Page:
• Videos featuring children are very popular and receive more views.
  • Try to capture still photos of the video shoot and post them on your FaceBook page to promote an upcoming video.

Closed Captioning

YouTube and many universities require all videos posted for the general public to be close captioned. Under American Disabilities Act (ADA), you are required to have closed captioning: .  No-cost closed captioning is available through YouTube. Under the Video Manager option, follow the instructions to close caption the video. You will need a txt file of the video transcript or you can type the words spoken directly in the Video Manager.  YouTube will automatically generate a close caption of the words read in the video uploaded.  Be sure to check the automatic function and edit any words, punctuation, or grammar before making the video public.

Video Production Team

The “team” may consist of one or more individuals doing one or more of these jobs.  Many universities have communication departments that can assist with these tasks.  At some universities, you will have to pay for these services.  Specialists and graduate students are great sources for content writers.  Tap into your communications department to see if students are willing to take this on as a class project each semester for credit.  Food science/nutrition students may be willing to be on-screen talent if you are not comfortable in this role.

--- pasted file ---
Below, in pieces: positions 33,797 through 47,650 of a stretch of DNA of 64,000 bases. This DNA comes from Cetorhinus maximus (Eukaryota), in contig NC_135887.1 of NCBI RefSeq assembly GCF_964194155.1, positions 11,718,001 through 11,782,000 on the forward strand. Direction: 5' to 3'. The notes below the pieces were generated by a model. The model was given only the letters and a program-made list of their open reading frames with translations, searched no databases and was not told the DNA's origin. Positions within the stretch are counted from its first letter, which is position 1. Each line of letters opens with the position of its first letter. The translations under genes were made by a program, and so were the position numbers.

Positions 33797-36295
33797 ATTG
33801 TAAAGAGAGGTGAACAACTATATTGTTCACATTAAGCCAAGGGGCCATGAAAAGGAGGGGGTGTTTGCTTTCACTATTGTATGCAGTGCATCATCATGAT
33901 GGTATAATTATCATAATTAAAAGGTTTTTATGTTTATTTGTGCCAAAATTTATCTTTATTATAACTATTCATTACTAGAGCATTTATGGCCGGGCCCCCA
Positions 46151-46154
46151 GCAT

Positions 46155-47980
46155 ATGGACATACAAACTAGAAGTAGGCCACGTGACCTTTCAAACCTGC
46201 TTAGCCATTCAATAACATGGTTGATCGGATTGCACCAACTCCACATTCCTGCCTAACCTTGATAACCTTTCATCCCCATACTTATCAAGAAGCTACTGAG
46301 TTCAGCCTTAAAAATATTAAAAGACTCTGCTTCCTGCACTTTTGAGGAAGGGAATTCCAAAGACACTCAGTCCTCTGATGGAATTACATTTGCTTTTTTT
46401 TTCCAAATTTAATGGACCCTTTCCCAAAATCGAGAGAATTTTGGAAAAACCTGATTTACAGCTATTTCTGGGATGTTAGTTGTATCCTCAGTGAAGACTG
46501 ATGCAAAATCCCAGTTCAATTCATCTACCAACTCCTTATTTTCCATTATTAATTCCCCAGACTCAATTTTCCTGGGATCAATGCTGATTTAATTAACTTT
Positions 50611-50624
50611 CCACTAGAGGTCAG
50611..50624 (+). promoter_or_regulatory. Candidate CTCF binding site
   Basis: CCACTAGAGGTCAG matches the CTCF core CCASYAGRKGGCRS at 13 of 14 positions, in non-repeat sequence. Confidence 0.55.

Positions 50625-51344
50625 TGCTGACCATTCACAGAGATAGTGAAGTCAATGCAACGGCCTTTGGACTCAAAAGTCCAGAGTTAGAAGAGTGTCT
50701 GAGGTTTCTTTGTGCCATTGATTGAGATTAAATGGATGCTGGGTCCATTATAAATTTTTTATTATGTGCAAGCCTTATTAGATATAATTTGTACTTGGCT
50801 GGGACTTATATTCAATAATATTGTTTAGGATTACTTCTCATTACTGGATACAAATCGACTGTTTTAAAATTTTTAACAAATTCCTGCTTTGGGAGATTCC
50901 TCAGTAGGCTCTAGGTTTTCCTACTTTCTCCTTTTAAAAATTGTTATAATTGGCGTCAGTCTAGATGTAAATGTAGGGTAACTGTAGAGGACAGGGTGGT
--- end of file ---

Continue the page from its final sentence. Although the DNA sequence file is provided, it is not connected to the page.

Here are examples of a video production team:

  • Content writer
  • Content editor
  • On-screen talent – consider diversity of on-screen talent
  • Props and set design
  • Videographer
  • Post production editor

Channel Branding

The YouTube channel profile should be complete with profile picture, channel art, and about description.

Frequency of Posts

How often you create and post videos will be determined by your video production team. If this is an additional job task to their main job assignment, perhaps one video every month or two is doable.  If your team can focus more time on creating and producing videos then 1- 4 videos a month is ideal.


  • Build trust with your audience: Content uploaded to YouTube should represent the mission and values discussed in the about description.  The content should be relevant to what the viewer is expecting based on your program description.
  • Stay organized using playlist: Be considerate of the time a viewer uses to look for a video relevant to their search on your channel.   Playlists make the content organized and help with engaging viewers.
  • Be active on YouTube: Create a welcome video that lets the viewer know what to expect from the channel.   Will you be uploading 1-2 videos weekly or monthly?  If so let the audience know what to expect so they come to your channel for the content not to be driven to another channel.
  • Be considerate of time: Viewers prefer videos around 1 to 3 minutes in length.  If you have content which will be more than 3 minutes consider making a series to break the time.  Viewers are more likely to stay engaged and retain the information from a shorter video.

Allowable Content

Any content created by Extension staff should be allowable content.  YouTube has a set of community guidelines aimed to reduce abuse of the site’s features. Generally prohibited material includes sexually explicit content, videos of animal abuse, shock videos, content uploaded without the copyright holder’s consent, hate speech, spam, and predatory behavior.

Resources for starting videos on YouTube